In Karnataka, the Indian Navy mobilised seven well-equipped flood relief teams along with Naval divers, rubber ‘Gemini’ boats, life jackets and medical equipment for flood relief operations. The teams evacuated 165 people from Singudda and Bhaire villages near Kadra Dam, while 70 people were evacuated from low lying areas of Kaiga. Naval Seaking, Advanced Light Helicopters & Indian Air Force MI-17 helicopters conducted multiple sorties and rescued people marooned due to sudden and sharp rise in the water levels. They also conducted aerial survey of the affected areas to enable senior officials to assess the situation and plan rescue and relief operations.
Around 400 personnel of National Disaster Response Force (NDRF) were airlifted by Indian Air Force aircraft from Bhubaneshwar, Kolkata and Vadodara to Pune, Kolhapur & Ratnagiri in Maharashtra and Goa along with 40 tons of rescue equipment. The teams of the three Services are working round the clock to rescue the locals affected by floods, besides providing them with food, water, medical. More rescue teams and aircraft are on standby for deployment.
INDIAN ARMY INTENSIFIES FLOOD RELIEF OPERATIONS IN MAHARASHTRA
With the unprecedented rains and resultant overflowing of various rivers, a number of areas in Ratnagiri, Kohlapur, Sangli and other districts of Maharashtra have been inundated. On request of civil administration, Southern Command has mobilised flood relief and rescue teams to assist the locals in flood affected areas. A total of 15 flood relief teams from Aundh Military Station and Bombay Engineering Group, Pune have been deployed for flood relief and rescue operations in Sangli, Palus, Burli and Chiplun. The columns are involved in rescue of local villagers stranded in submerged areas and in restoring normalcy in these inundated areas. Over 100 persons have been rescued from the affected areas to safe locations.
The Indian Army is also providing cooked meals and drinking water in tankers to the villagers. Medical camps have also been established wherein medical teams of Army Doctors and Nursing Assistants have been deployed for providing necessary first aid and medicines to locals being evacuated from flood affected areas. The Army also with its deployed engineering efforts cleared the main route at Posare Budruk village of Ratnagiri district which was blocked due to landslide. The Army has established a Flood Relief Operation War Room at the Pune based Headquarters Southern Command to monitor the ongoing situation. Additional 10 flood relief teams have been put on alert for any contingency.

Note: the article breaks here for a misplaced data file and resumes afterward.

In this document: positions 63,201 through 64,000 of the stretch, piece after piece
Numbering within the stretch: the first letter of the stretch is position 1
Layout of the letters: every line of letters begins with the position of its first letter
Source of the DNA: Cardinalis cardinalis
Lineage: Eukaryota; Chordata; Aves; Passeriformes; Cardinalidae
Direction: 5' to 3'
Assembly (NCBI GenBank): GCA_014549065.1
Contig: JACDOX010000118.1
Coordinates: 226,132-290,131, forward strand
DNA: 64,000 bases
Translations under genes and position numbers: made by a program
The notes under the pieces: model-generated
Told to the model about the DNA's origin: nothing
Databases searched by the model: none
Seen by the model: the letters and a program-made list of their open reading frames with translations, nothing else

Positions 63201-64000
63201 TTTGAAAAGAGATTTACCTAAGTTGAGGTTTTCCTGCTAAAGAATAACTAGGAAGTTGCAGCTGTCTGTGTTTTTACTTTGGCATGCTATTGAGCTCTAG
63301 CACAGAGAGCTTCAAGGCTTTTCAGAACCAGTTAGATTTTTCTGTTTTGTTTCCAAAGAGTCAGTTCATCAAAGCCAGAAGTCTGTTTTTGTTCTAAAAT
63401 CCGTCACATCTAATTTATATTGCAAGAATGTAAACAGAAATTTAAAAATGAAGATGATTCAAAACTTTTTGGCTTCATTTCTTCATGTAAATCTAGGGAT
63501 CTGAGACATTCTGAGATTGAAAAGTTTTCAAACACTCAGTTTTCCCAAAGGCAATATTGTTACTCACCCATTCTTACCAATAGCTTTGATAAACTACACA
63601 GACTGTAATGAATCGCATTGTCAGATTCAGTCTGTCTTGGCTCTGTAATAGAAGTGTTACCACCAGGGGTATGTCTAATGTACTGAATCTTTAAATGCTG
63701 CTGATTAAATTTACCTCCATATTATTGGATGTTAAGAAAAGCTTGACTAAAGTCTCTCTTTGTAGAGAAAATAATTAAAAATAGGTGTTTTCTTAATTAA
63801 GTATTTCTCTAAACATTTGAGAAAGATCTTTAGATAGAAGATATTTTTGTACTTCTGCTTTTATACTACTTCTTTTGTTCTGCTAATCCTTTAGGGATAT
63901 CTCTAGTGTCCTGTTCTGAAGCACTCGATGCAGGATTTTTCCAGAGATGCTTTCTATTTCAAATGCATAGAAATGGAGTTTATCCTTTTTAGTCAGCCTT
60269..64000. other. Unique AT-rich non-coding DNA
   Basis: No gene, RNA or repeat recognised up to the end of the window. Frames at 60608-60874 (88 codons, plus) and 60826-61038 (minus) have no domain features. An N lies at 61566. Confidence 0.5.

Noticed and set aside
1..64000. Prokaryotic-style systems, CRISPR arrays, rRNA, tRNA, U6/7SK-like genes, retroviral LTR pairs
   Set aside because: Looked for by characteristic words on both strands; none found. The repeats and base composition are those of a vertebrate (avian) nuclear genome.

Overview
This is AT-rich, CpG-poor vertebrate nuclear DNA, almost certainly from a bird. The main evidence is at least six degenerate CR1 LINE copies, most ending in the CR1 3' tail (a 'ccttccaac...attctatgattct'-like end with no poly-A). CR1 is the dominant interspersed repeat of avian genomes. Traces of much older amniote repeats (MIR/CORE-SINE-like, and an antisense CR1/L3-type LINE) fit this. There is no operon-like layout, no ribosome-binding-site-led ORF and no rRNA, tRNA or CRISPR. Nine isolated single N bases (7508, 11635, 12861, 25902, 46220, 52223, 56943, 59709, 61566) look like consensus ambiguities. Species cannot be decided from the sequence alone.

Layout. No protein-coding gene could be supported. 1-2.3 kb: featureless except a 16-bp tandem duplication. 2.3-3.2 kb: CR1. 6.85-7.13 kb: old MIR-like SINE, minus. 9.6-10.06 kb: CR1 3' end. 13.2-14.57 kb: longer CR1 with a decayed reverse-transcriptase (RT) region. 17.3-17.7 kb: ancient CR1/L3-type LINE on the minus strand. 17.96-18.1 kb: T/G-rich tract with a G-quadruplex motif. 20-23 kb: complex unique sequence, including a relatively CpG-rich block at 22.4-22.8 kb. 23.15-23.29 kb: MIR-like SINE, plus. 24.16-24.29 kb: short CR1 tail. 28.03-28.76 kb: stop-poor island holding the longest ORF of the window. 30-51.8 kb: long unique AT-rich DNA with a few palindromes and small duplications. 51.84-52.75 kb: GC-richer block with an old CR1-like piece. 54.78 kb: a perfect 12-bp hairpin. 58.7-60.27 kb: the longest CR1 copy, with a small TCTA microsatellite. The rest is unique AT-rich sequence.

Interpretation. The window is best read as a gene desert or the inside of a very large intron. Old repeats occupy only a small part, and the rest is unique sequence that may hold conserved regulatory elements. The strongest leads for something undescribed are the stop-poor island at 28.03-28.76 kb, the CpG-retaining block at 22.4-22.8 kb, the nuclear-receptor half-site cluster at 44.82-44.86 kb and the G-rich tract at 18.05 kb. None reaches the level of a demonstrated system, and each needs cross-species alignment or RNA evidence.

INDIAN NAVY MOBILISES RESCUE TEAMS FOR FLOOD RELIEF AND EVACUATION
With large parts of Maharashtra, Karnataka and Goa reeling under extensive flooding of both urban and rural areas caused by incessant rains and consequent overflowing of riverbanks and dams over the last few days, the Western Naval Command of the Indian Navy has mobilised considerable resources to provide assistance to State and District administrations of affected areas.
Maharashtra: Based on request received for assistance from civil authorities, a total of seven Naval Flood Rescue Teams (FRT) from Mumbai have been deployed to Ratnagiri and Raigarh districts. One Seaking 42C Helicopter from, Mumbai was deployed for aerial reconnaissance at Poladpur/Raigad. One ALH helicopter from Goa was positioned at Ratnagiri for relief/rescue, additional Flood Rescue Teams are being maintained on a high degree of readiness at Mumbai, for immediate deployment.
Karnataka: At Karwar, Indian Naval Emergency Response Team (ERT) comprising 17 Divers, five Geminis, associated equipment such as Life Jackets and Life Buoys was deployed in the morning hours on Friday in response to a request for assistance from the District Collector, Uttara Kannada. District to rescue people stranded near Kadra Dam, Mallapur Kurnipet, Kaiga due to heavy rains / floods. The team was able to successfully evacuate over 100 stranded people at Singudda and Bhaire villages whilst rescue efforts are being continued at Kaiga and Mallapur. The rescued personnel were shifted to safe locations in coordination with the district administration. In an another swift Search and Rescue mission undertaken at Dongri in Gangavalli river belt, eight personnel stranded in two hotels were air lifted by Naval Advanced Light Helicopter (ALH), when local attempts for rescue were unsuccessful. The Naval ALH was launched from Goa and successfully completed rescue of the stranded people in over two hours.
Goa: In addition to providing aerial support to Karwar rescue efforts, A sortie was made to Ganjem near Ponda to check and verify the receding water levels. Another ALH has been deployed at flood affected Ratnagiri to undertake search and rescue missions.
INDIAN NAVY EXERCISES WITH ROYAL NAVY CARRIER STRIKE GROUP
Indian Navy participated in a three-day bilateral Passage Exercise (PASSEX) with Royal Navy Carrier Strike Group (CSG)-21 led by HMS Queen Elizabeth in the Bay of Bengal from 21st to 23rd July. The bilateral Maritime Exercise was designed to hone the ability of the two navies to operate together in the maritime domain. The maiden exercise between Indian Navy and the Royal Navy’s latest Aircraft Carrier, HMS Queen Elizabeth included participation of CSG-21 comprising Type 23 Frigates and an Astute-class submarine in addition to the other surface combatants. Indian Navy was represented by IN Ships Satpura, Ranvir, Jyoti, Kavaratti, Kulish and a submarine. Anti-Submarine Warfare capable Long Range Maritime Reconnaissance Aircraft P8I also participated in the exercise.